Means nothing to me.

    QuirkTue Mar 04, 12:22:00 PM EST
    .

    Call me what you like, rat. Or call me nothing at all. Unlike you, it bothers me not at all.

    Multiple personality disorder is a clinical problem and not being qualified to help you I simply refuse to enable or abet your pathology. The dissociative behavior you display here seems to point to an identity problem, interesting in its own right but not enough so for me to play along.

    I see Schizorat is splitting this morning.

    Q is refusing to go slumming.

    More important things to do in Kiev.

    ReplyDelete
  38. News from Deuce's favorite site -

    Video: Russia Today anchor blasts invasion of Ukraine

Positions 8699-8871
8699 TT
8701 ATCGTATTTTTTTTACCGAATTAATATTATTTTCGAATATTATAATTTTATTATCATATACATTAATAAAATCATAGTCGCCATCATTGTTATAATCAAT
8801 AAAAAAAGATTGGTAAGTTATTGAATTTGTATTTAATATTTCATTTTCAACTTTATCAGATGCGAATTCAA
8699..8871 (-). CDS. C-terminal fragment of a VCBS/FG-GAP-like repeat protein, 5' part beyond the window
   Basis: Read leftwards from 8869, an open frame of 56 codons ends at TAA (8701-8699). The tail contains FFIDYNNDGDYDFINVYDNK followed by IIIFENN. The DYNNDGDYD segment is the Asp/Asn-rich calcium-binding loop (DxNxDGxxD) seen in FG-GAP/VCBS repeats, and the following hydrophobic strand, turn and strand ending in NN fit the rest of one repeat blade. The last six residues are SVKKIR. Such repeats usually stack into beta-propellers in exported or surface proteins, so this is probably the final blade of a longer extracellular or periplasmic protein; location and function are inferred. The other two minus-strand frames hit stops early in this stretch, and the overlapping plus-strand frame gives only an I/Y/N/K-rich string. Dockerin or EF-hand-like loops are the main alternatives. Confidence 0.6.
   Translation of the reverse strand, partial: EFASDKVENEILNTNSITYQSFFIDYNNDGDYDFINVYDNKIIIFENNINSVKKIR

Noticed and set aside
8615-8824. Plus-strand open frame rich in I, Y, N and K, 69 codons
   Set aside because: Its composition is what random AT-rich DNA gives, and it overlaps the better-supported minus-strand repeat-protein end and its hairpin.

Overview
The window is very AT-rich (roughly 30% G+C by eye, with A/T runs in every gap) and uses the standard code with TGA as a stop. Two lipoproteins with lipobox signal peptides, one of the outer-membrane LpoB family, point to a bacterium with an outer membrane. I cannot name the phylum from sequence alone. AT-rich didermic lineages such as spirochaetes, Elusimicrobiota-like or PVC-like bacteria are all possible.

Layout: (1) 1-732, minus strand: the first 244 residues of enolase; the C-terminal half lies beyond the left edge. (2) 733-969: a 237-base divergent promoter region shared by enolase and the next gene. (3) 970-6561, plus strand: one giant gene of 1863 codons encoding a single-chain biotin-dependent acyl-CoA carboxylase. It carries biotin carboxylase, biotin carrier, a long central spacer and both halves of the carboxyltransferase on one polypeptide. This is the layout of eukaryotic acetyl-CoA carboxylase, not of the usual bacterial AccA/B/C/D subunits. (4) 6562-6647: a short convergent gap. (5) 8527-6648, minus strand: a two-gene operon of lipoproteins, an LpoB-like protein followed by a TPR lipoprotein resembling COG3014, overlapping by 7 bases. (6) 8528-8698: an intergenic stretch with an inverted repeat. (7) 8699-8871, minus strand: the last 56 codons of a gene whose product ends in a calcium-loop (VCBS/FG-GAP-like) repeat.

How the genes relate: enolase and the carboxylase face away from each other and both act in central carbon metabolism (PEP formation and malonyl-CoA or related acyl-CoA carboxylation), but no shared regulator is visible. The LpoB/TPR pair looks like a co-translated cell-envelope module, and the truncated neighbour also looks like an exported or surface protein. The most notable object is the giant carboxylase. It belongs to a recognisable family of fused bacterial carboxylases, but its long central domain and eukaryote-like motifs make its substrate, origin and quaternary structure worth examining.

POSTED AT 2:41 PM ON MARCH 4, 2014 BY ED MORRISSEY


    In this case, one can actually sympathize with Vladimir Putin. When an oligarch spends this kind of money on a propaganda machine, shouldn’t it stay bought? Abby Martin didn’t get the memo, but her editors did (via Mashable):



    Shortly before wrapping up her show on the international, multilingual Russia Today (RT) network, Abby Martin announced she, “wanted to say something from my heart about the ongoing political crisis in Ukraine and Russia’s military occupation of Crimea.”

    “What Russia did is wrong,” she said. “I admittedly don’t know as much about Ukraine’s history or the cultural dynamics of the region, but what I do know is that military intervention is never the answer, and I will not sit here and apologize or defend military aggression.”

    Working for the station funded by the Russian government and broadcast in around 100 countries, would not compromise her editorial independence, she added.